‘Give him your heart, and he’ll give you his’

0
760

Saying goodbye to man’s best friend

By Anna-Claire Terry

“A dog has no use for fancy cars, big homes, or designer clothes. A water logged stick will do just fine. A dog doesn’t care if you’re rich or poor, clever or dull, smart or dumb. Give him your heart, and he’ll give you his. How many people can you say that about? How many people can make you feel rare and pure and special? How many people can make you feel extraordinary?”
This quote from the movie ‘Marley and Me’ ran through my head repeatedly last Thursday, the day my parents made the tough decision to euthanize our beloved 14-year-old German Shepherd, Fred.
The Terry family became a family of five when I was in the fourth grade. I came home from school one afternoon to find a surprise little fur ball waddling around my dad’s feet. Dad had always admired German Shepherds and finally had the son he always wanted. Fred was his dog, his partner in crime. He gained a teammate to help him combat all the estrogen in a house full of women. I was nine then, and at age 23, I cried the whole way to work on the morning I heard the news.
Fred was more than the Terry family dog. He was a Terry. He was a constant companion to my dad, playmate for my sister and me, and he never failed to act like a needy little puppy in the presence of my mom. At Christmas time, Fred had a stocking that hung next to the rest of the family’s. As we opened presents on Christmas morning, Fred would sit quietly, chewing on his new treats. He had no problem being the largest dog in the puppy parlor with Yorkies and Shih Tzus running between his legs because he seemed to know that is what it took to be allowed to roam freely in Mom’s house. Fred was fiercely loyal to our family. He once fought off a coyote or two in the middle of the night that were trying to harm one of our smaller dogs. He used to come upstairs to my bedroom every time it stormed. He could always tell when someone was sick or sad. He was smarter than several humans I know. He even taught himself how to ring the doorbell when he wanted to come inside.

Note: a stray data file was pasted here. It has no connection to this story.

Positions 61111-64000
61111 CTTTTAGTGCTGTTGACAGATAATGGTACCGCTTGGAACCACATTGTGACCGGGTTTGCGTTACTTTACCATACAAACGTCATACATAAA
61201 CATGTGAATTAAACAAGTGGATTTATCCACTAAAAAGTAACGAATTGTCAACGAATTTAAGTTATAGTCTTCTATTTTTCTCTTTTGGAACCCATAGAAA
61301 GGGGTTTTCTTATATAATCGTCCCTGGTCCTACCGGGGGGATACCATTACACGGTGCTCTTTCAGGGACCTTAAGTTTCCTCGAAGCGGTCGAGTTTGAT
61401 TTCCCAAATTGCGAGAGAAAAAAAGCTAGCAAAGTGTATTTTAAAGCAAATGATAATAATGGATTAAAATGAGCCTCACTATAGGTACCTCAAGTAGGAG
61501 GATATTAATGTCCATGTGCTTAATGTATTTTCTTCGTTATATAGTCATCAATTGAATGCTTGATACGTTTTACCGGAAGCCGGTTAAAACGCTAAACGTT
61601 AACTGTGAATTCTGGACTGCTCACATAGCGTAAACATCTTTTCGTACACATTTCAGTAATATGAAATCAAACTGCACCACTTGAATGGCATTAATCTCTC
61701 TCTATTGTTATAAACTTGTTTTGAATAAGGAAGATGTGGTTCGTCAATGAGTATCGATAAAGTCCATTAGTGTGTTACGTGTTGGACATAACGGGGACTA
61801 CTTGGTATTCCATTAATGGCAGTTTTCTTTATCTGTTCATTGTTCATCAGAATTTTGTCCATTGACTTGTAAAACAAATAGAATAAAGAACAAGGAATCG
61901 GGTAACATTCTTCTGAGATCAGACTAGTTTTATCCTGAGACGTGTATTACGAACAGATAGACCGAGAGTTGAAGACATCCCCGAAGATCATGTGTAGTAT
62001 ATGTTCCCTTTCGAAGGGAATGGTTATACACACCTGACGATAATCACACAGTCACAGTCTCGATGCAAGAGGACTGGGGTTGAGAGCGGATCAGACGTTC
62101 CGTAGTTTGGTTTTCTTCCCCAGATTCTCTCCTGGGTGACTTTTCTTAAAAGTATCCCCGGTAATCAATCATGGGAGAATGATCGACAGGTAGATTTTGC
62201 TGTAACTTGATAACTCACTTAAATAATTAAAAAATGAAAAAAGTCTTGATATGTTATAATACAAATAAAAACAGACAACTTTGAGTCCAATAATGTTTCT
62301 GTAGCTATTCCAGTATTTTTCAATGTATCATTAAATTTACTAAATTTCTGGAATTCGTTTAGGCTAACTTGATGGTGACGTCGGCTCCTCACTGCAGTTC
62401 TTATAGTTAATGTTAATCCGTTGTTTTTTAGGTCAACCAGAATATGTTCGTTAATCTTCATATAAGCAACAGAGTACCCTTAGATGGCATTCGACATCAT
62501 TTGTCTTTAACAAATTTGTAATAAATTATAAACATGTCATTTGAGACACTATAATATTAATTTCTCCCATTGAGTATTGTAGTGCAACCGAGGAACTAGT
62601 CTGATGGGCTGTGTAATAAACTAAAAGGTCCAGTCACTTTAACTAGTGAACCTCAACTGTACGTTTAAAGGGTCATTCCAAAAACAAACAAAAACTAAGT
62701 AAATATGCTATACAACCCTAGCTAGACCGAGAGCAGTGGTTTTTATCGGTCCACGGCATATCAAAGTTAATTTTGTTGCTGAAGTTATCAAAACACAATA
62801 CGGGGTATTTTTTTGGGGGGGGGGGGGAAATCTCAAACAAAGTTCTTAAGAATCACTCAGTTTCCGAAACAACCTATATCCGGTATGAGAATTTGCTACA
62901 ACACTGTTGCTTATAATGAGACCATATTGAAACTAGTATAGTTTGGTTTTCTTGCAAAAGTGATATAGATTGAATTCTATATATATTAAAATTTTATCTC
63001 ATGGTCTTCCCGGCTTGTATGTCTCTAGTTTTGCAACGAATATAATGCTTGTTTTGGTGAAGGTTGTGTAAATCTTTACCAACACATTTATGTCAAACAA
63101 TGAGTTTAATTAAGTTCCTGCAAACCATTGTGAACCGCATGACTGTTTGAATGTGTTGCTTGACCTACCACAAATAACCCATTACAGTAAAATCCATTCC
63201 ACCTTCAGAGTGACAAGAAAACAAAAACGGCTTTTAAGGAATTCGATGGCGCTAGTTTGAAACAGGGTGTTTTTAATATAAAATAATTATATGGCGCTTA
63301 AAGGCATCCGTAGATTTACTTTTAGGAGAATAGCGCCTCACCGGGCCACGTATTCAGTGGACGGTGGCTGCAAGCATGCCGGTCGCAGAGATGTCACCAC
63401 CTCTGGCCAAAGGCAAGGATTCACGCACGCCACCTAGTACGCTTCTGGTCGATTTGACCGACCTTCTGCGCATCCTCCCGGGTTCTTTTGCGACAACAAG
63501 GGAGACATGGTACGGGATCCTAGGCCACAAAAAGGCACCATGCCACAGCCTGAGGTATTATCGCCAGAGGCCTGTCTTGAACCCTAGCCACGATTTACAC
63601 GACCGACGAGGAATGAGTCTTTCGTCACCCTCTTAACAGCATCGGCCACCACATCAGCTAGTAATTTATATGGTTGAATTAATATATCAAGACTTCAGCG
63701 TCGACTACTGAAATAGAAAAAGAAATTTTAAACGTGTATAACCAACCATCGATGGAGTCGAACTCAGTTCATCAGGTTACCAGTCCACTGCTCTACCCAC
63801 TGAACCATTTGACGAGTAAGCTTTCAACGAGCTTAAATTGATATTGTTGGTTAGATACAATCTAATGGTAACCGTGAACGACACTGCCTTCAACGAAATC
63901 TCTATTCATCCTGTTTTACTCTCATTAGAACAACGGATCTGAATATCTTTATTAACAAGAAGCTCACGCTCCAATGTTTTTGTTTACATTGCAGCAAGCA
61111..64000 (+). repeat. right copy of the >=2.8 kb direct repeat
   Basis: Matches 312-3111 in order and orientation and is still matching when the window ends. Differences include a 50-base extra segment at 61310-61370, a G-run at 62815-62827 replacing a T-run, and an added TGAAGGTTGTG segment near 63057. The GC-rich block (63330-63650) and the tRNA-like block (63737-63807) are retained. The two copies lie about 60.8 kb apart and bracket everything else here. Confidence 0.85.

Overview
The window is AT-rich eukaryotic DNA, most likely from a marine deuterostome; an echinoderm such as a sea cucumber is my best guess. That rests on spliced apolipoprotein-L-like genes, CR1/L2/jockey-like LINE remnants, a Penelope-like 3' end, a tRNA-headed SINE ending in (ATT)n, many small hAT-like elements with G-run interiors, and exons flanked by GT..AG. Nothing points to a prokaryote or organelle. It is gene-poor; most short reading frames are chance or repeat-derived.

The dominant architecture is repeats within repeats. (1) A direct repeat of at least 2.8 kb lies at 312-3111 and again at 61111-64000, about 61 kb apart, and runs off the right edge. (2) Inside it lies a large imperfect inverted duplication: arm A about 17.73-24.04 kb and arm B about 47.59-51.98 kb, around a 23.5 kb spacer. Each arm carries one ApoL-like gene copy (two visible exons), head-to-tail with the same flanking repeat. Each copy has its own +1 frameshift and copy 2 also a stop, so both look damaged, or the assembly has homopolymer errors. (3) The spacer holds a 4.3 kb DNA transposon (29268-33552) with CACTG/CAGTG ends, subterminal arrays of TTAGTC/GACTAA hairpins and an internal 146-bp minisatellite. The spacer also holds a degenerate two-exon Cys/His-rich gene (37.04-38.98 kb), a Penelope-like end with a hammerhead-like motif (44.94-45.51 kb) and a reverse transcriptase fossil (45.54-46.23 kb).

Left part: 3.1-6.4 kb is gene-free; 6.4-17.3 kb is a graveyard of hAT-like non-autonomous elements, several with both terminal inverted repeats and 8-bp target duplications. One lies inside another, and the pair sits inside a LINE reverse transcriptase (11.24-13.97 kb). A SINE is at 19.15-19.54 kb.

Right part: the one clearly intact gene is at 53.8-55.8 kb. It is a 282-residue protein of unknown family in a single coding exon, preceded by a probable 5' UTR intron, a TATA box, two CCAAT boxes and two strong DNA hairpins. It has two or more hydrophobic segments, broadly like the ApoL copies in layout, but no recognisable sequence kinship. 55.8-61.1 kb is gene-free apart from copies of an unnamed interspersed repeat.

Fred was a gentle giant. I remember when my sister and I used to try to ride him like a horse as kids. Of course he hated it, but never once did he snap at us. He would eat almost anything. He once chowed down on our sidewalk chalk … the end results of that were pretty colorful, as you could imagine.
Fred slept on the floor on Dad’s side of my parents’ bed every night. When bedtime rolled around at the early hour of 8:30, all Dad would have to do was look at Fred and say “let’s go to bed,” and off they went. They were both up with the sun each morning to enjoy some quiet time. The duo had hangout spots on our property. On warm afternoons, they would sit in the fig orchard while Dad read his Bible, and sometimes they had a cold drink together on the front porch.
Although I think Fred enjoyed life as an only child after my sister and I moved to college, he was always the first one to greet us when we pulled in the driveway, and always watched with my parents until he couldn’t see our car anymore when we left to go back to school. If everyone in our lives loved us the way our dogs do, what a lovely place the world would be.
Losing such a steady part of our lives has a way of making us very aware of the passing of time and how, as we get older, we sometimes forget to fully appreciate who has always been there. Fred was very much a part of my childhood.
Going home won’t be the same for a while.

LEAVE A REPLY

Please enter your comment!
Please enter your name here